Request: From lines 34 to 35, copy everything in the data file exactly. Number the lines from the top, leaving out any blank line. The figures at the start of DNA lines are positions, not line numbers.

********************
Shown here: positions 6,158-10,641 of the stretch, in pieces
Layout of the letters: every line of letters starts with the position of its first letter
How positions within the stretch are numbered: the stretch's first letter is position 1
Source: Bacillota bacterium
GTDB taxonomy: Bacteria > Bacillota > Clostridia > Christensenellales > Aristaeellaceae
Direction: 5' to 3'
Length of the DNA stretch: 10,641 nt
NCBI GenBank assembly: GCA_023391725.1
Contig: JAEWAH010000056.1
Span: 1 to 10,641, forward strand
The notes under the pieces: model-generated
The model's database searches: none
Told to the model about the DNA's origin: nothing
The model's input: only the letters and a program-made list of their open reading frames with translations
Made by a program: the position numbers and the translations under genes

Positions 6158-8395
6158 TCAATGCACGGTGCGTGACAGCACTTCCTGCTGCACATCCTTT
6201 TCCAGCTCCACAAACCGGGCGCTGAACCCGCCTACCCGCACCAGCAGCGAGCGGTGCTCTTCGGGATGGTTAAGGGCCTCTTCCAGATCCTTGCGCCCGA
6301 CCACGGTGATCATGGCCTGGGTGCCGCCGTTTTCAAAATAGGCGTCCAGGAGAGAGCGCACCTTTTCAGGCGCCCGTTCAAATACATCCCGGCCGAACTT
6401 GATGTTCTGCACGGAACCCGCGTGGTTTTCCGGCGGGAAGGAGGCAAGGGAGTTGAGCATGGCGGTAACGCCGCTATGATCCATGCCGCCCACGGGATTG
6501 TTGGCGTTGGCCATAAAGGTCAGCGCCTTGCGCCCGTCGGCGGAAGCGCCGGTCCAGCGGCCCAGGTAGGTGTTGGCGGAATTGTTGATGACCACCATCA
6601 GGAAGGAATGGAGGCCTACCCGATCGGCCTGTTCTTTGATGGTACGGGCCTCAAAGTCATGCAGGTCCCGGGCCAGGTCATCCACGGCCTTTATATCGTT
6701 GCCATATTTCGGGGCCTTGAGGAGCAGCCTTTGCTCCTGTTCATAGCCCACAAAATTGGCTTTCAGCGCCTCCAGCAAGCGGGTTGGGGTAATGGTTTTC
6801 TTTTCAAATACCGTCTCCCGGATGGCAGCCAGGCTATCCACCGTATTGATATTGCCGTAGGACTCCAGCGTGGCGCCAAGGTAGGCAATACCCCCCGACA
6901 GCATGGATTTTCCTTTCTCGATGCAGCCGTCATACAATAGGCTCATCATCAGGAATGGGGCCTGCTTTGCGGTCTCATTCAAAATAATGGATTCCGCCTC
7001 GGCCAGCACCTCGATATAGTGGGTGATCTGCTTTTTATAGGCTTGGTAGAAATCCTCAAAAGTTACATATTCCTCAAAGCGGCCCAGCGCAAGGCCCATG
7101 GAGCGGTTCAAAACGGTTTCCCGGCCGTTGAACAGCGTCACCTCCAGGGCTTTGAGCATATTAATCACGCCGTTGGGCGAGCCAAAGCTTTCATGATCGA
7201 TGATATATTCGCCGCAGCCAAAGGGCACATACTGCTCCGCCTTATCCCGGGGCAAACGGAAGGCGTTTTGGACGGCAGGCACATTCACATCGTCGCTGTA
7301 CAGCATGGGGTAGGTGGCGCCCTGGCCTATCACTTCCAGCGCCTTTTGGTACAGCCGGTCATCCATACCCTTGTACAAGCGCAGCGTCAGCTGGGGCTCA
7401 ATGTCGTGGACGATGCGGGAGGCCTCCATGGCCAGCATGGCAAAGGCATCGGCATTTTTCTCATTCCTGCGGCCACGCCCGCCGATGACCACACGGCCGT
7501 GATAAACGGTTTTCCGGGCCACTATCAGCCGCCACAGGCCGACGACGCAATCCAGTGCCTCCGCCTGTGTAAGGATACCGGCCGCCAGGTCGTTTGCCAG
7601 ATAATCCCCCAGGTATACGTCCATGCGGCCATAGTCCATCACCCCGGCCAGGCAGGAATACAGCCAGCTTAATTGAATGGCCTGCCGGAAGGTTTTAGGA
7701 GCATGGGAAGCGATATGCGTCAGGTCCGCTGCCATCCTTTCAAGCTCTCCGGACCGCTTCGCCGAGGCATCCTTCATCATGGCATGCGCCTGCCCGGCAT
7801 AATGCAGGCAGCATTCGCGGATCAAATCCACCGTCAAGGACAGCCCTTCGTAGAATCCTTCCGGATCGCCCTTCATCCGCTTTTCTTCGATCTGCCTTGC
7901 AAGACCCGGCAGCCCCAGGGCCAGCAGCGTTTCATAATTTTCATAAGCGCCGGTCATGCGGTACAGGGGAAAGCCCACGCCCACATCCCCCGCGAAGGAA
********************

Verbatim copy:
7801 AATGCAGGCAGCATTCGCGGATCAAATCCACCGTCAAGGACAGCCCTTCGTAGAATCCTTCCGGATCGCCCTTCATCCGCTTTTCTTCGATCTGCCTTGC
7901 AAGACCCGGCAGCCCCAGGGCCAGCAGCGTTTCATAATTTTCATAAGCGCCGGTCATGCGGTACAGGGGAAAGCCCACGCCCACATCCCCCGCGAAGGAA